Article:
In the APSA Public Scholarship Program, graduate students in political science produce summaries of new research in the American Political Science Review. This piece, written by Dennis Young, covers the new article by Henrik Andersson and Sirus H. Dehdari, Uppsala University, Sweden, “Workplace Contact and Support for Anti-Immigration Parties“
Around the world, the resurgence of nationalism indicates that many people are terrified of being replaced by immigrant workers. As immigrant workers increasingly enter the Swedish workforce, it seems that more and more people are becoming interested in the ideology practiced by the Sweden Democrats, a radical right party founded on the idea of keeping Sweden Swedish. However, as more and more immigrants enter the workplace, it also becomes more likely that native born Swedish workers will have the opportunity to get to know them, and to forge meaningful relationships. But what remains unclear is how these workplace connections translate into politics. Does workplace contact affect the chances that non-immigrant coworkers will vote for an anti-immigrant party, and if so, how?
In their latest article, authors Henrik Andersson and Sirus H. Dehdari examined data on the Swedish workforce to see how and when contact with immigrant workers affects voting preferences. One major reason that the authors focus on the workplace is because political scientists have often been uncertain if support for anti-immigrant parties is linked to fears about losing one’s job to an immigrant worker. This idea, often referred to as the “ethnic competition hypothesis” is contrasted with the “contact hypothesis,” which is based on the idea that being in contact with immigrant workers and getting to know them as colleagues and possible friends can reduce prejudice against immigrants more generally. This in turn could lead to less people voting for anti-immigrant parties.
The workplace is an important site to examine this puzzle because work is one place where people who might not otherwise meet come together and get the opportunity to interact with each other. However, the mere presence of immigrants in a workplace, particularly if the workers are highly visible, might actually just remind native workers of the potential threat to their employment. To this end, the authors propose a different mechanism for understanding when contact will actually lead to political outcomes, and suggest that in order for the fear of losing one’s job to be assuaged, there must be meaningful contact between native born workers and immigrant workers. They argue that this is more likely to occur between workers of similar skill levels as these groups of workers are more likely to spend quality time together in the workplace.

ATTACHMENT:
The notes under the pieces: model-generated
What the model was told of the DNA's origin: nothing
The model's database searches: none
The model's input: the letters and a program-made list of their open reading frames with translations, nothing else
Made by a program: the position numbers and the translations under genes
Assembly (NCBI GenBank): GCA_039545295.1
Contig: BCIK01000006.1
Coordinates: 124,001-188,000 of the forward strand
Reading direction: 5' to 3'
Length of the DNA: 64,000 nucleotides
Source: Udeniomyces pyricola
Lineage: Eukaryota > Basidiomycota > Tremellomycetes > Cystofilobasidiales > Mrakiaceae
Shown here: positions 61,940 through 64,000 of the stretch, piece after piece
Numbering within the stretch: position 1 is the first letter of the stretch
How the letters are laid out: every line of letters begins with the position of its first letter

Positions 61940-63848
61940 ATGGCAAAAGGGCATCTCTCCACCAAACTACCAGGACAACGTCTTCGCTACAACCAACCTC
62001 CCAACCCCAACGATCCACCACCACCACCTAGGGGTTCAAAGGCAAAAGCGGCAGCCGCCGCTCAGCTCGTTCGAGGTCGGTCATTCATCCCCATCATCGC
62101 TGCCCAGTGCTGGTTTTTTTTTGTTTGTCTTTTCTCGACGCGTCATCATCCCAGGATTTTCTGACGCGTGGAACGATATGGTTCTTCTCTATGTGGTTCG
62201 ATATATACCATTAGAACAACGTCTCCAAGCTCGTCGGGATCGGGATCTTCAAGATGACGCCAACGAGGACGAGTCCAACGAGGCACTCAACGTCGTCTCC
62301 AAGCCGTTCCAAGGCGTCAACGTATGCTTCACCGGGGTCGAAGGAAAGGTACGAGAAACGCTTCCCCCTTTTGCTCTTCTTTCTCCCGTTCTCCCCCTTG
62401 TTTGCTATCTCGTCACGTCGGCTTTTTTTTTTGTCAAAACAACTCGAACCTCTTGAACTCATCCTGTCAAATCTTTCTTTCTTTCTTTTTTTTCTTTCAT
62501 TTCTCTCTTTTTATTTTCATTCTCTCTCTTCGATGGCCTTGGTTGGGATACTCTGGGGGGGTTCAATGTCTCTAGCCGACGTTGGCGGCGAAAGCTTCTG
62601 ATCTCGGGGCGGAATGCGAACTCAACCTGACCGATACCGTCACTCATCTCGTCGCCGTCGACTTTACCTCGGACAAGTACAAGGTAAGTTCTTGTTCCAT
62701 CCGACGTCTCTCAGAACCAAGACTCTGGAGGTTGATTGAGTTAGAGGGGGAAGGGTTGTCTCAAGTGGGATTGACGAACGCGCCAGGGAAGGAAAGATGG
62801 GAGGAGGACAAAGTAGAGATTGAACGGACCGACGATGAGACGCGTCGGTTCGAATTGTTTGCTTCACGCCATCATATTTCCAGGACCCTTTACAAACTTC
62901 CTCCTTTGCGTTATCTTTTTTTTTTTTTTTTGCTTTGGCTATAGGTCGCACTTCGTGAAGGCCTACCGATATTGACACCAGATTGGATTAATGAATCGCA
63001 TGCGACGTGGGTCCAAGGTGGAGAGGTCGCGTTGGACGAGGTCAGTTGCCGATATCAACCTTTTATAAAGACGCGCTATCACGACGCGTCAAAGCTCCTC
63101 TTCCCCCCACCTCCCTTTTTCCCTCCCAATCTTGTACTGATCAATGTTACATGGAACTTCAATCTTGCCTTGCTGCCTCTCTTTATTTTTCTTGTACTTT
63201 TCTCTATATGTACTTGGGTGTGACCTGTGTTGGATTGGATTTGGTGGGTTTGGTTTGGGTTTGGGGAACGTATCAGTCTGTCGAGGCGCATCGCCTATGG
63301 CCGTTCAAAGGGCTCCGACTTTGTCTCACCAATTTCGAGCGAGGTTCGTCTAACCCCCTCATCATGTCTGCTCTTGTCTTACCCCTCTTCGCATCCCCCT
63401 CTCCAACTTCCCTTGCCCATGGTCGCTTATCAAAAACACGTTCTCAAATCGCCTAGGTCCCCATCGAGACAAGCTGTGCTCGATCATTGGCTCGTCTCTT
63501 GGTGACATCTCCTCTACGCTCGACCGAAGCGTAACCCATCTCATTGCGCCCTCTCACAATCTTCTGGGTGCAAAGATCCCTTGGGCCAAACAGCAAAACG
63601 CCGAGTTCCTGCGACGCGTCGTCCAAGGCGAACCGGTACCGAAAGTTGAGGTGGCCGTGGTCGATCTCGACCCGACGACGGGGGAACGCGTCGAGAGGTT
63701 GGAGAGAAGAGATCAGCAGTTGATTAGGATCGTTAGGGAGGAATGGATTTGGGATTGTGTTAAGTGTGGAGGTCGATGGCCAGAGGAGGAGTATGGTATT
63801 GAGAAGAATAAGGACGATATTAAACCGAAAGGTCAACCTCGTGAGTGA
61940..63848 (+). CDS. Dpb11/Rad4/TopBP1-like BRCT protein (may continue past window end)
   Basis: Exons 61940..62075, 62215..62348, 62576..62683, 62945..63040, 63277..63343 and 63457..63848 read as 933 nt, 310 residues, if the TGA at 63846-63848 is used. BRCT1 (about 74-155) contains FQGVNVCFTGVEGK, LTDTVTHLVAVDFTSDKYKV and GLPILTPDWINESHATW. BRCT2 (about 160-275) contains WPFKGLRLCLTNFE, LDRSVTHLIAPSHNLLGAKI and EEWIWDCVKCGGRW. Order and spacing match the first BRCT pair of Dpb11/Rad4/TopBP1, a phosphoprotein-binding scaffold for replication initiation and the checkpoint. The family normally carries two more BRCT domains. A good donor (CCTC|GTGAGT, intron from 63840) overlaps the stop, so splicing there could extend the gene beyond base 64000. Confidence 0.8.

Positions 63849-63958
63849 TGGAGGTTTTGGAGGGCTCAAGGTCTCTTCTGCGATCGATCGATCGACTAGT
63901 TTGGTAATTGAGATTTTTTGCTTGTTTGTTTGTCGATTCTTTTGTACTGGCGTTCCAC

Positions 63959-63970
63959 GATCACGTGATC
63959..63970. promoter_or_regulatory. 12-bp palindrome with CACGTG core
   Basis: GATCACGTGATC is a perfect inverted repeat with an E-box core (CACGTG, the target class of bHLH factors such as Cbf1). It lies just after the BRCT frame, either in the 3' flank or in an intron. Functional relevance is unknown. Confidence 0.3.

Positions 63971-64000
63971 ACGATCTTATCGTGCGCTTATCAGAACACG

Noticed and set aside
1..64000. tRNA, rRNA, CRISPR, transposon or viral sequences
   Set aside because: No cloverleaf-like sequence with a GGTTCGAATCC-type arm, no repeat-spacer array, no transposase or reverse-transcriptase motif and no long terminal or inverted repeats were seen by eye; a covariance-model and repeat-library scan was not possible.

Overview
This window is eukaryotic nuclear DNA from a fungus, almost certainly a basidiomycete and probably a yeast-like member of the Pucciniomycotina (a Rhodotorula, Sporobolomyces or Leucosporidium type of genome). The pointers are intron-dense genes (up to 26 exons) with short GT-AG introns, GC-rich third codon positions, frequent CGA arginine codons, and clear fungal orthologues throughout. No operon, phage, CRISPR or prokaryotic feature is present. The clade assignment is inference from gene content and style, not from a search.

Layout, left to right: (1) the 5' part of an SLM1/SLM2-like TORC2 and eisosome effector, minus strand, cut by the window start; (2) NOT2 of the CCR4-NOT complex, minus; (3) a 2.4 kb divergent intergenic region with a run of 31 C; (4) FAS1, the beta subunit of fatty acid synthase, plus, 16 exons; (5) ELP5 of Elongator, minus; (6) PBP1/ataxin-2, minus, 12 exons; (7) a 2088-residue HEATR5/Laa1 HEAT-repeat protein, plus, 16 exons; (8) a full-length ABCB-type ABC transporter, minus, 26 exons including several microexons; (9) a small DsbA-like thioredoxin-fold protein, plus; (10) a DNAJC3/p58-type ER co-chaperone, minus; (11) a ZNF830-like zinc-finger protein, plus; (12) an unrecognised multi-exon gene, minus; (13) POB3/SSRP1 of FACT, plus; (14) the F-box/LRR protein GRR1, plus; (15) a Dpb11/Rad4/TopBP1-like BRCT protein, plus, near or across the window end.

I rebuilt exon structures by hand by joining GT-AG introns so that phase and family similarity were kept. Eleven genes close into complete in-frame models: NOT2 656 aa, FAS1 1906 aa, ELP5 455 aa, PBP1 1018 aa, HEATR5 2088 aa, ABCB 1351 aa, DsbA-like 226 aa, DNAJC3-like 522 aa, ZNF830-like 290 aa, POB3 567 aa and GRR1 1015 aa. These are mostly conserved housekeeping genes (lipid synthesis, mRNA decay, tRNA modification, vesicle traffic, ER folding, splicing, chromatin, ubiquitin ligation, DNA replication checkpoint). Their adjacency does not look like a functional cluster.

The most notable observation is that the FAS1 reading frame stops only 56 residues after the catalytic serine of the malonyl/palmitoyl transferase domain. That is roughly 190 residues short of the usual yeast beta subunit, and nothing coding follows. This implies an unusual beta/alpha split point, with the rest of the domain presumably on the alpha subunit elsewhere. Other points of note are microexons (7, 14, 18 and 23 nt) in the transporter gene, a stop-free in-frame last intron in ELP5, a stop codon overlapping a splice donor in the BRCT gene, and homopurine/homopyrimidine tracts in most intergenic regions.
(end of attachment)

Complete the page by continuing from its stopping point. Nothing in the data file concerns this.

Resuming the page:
“In an era where immigration remains one of the most polarizing political topics, this research highlights one of the crucial ways that these differences can be overcome.” To measure and test this idea, the authors collected data on the percentage of immigrant workers in workplaces across Sweden and linked it to data on precinct level election results. Based on this information, the authors were able to calculate average change in votes for anti-immigrant party based on the number of immigrants in workplaces. They then modified this design in alternate tests to see if different skill levels in work environments and the size of the workplace had any impact on voting for the anti-immigrant party.
The authors found that their interpretation of the contact hypothesis was mostly correct. The concerns of native workers regarding losing their jobs were mitigated by more meaningful contact with same skill level immigrant workers. However, this effect did not hold in larger workplaces, which they argue is likely due to the fact that in a larger workplace native born workers do not have the same level of interaction with immigrant workers, and so will be more likely to perceive them as a threat to their jobs, rather than colleagues. This problem was much less likely to occur in smaller workplaces. They also found that there is very little change in attitudes when immigrant and native-born workers have different skill sets. Because native workers with different skill levels do not see immigrant workers as performing the same labor, and therefore not competing for the same jobs, they do not necessarily feel threatened in the same way. In these cases, the presence of immigrant workers does not result in a change in votes for anti-immigrant party.
In an era where immigration remains one of the most polarizing political topics, this research highlights one of the crucial ways that these differences can be overcome. Meaningful interactions with people of different backgrounds broaden horizons and help provide context for why these workers may have travelled far to seek jobs. Getting to know your co-workers and understanding their struggle can also turn into meaningful political change and reshape how workers see those around them.
Dennis Young is a PhD student at the University of Washington. His dissertation research examines resistance to detention and deportation in the United States, coalitional organizing, and conceptions of freedom in these communities. This research operates at the intersection of American Politics, Political Theory, Public Law, and Race and Ethnicity Politics. In addition to this work he is also working on pieces about determinants of solidarity in protest movements, and the role of law in anti-detention organizing. He holds a B.A. from Whitman College and an M.A. from the University of Washington.”
- Article details: ANDERSSON, HENRIK, and SIRUS H. DEHDARI. “Workplace Contact and Support for Anti-Immigration Parties.” American Political Science Review, 2021, 1–16.
- About the APSA Public Scholarship Program.